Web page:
Backyard Buddies
Rufous Fantail

Photo: Ken Stepnell/OEH

Rufous Fantail

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Rufous Fantails belong to the flycatcher family, and like their relatives, they build distinctive wine glass shaped nests, which have a stem extending from the base.

Migration is a largely solo affair for these birds. Rufous Fantails don’t form flocks to head north, but generally go alone or in small groups.

Listen out for them calling ‘chip’ from your garden, or ‘chip-chip’ if they’re flying.

You might also know these birds by another name, such as Red Fantail, Rufous-fronted Fantail or Black-breasted Rufous Fantail.

This is a buddy notorious for always being on the move, hopping and flying about or tumbling acrobatically through the air as it catches insects on the wing.

Your energetic little brown bird may not stay for long, however. From February through to April, Rufous Fantails from southern Australia move north in search of warmer weather over winter.

Rufous Fantails are more commonly seen in suburban gardens during migration.

You can make your backyard friendlier for Rufous Fantails

You can make your garden an oasis for travelling Rufous Fantails. Put out a birdbath, and plant some local natives that attract insects. Some of these natives include Bursaria spinosa, Kunzea ericoides, Goodenia ovata, Myoporum viscosum, Acacias and Eucalyptus trees. Ask at your local nursery or council which local natives are suitable.

Our gardens and parks can be safe places for Rufous Fantails and will provide them with the food and homes they need. Simple things that you do can make a huge difference to Australia’s animals. That’s why the Foundation for National Parks & Wildlife is running Backyard Buddies – to give you tips to help.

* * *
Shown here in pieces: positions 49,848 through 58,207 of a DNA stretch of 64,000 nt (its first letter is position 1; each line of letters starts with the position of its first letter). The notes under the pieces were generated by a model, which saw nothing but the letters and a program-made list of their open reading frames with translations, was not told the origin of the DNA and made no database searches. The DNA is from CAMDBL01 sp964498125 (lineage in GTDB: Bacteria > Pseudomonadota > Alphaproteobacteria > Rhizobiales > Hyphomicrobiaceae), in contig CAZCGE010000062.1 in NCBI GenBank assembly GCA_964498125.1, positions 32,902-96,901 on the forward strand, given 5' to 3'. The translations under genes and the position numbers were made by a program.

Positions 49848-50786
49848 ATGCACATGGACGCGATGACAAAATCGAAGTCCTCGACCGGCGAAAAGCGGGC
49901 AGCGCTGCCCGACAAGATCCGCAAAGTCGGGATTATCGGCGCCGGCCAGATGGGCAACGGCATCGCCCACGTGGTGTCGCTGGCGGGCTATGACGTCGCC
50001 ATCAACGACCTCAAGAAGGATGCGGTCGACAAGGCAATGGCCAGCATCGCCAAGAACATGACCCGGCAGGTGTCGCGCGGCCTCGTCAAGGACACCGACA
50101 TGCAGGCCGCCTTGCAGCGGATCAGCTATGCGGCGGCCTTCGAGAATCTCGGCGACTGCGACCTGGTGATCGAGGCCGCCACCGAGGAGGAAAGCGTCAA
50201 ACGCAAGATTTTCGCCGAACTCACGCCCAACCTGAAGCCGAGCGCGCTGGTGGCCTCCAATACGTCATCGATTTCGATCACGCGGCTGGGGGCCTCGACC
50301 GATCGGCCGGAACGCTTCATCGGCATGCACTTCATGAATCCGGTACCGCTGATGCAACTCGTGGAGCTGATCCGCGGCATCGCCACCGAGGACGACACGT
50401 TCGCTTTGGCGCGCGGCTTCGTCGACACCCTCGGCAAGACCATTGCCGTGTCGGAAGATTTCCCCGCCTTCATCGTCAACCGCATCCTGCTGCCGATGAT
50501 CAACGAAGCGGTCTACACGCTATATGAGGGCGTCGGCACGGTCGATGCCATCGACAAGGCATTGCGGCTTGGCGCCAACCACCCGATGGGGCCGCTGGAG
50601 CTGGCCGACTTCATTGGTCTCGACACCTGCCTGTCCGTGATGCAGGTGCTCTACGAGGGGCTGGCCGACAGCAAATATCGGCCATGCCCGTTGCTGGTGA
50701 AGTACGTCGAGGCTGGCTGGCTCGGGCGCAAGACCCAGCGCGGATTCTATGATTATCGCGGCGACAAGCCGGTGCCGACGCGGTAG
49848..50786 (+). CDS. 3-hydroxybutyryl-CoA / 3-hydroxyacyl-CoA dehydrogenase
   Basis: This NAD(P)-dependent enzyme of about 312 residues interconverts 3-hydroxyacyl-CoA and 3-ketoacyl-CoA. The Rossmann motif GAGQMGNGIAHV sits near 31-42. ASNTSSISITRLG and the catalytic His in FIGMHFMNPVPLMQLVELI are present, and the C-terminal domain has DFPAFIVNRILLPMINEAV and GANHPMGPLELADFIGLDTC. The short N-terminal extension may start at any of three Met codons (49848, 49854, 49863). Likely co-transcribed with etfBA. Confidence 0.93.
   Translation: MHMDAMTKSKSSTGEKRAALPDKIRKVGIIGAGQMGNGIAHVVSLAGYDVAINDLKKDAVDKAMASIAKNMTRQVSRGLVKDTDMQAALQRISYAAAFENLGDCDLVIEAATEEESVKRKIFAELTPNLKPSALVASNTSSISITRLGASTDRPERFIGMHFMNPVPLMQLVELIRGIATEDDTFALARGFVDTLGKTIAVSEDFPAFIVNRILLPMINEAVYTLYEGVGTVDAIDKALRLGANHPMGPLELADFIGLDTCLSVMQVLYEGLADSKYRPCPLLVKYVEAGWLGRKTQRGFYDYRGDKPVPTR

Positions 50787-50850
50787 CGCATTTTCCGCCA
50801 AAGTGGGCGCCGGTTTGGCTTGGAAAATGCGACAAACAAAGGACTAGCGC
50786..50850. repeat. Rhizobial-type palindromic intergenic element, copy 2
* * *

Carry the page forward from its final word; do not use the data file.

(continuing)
What is a backyard buddy?

Backyard buddies are the native animals that share our built-up areas, our beaches and waterways, our backyards and our parks. Rufous Fantails are backyard buddies.

Backyard buddies are also the local people who value the living things around them, like Rufous Fantails, and are willing to protect and encourage them by doing a few simple things around their own homes.

So you can be a backyard buddy.

Be a backyard buddy

It’s easy. All you have to do is care... and take a few simple steps.

Step one is to find out what Rufous Fantails do and do not like.

Rufous Fantails love:

Small insects – which make up the majority of their diet. They find these treats by aerially foraging and rarely perch for long.

Warm weather – they migrate north every year to live out the colder months in the sunny, tropical parts of Australia

A spot of shade – the Rufous Fantail can most often be found in forest undergrowth, sheltering under large leaves and dense shrubs and around swamp areas. They visit our gardens during migration.

But they don’t like:

Brush Cuckoos – who can hijack the nests of the Rufous Fantails and lay their own eggs inside.

Be a Buddy to Rufous Fantails

Try to:


Don’t be surprised if Rufous Fantails:

Find out more about your buddies

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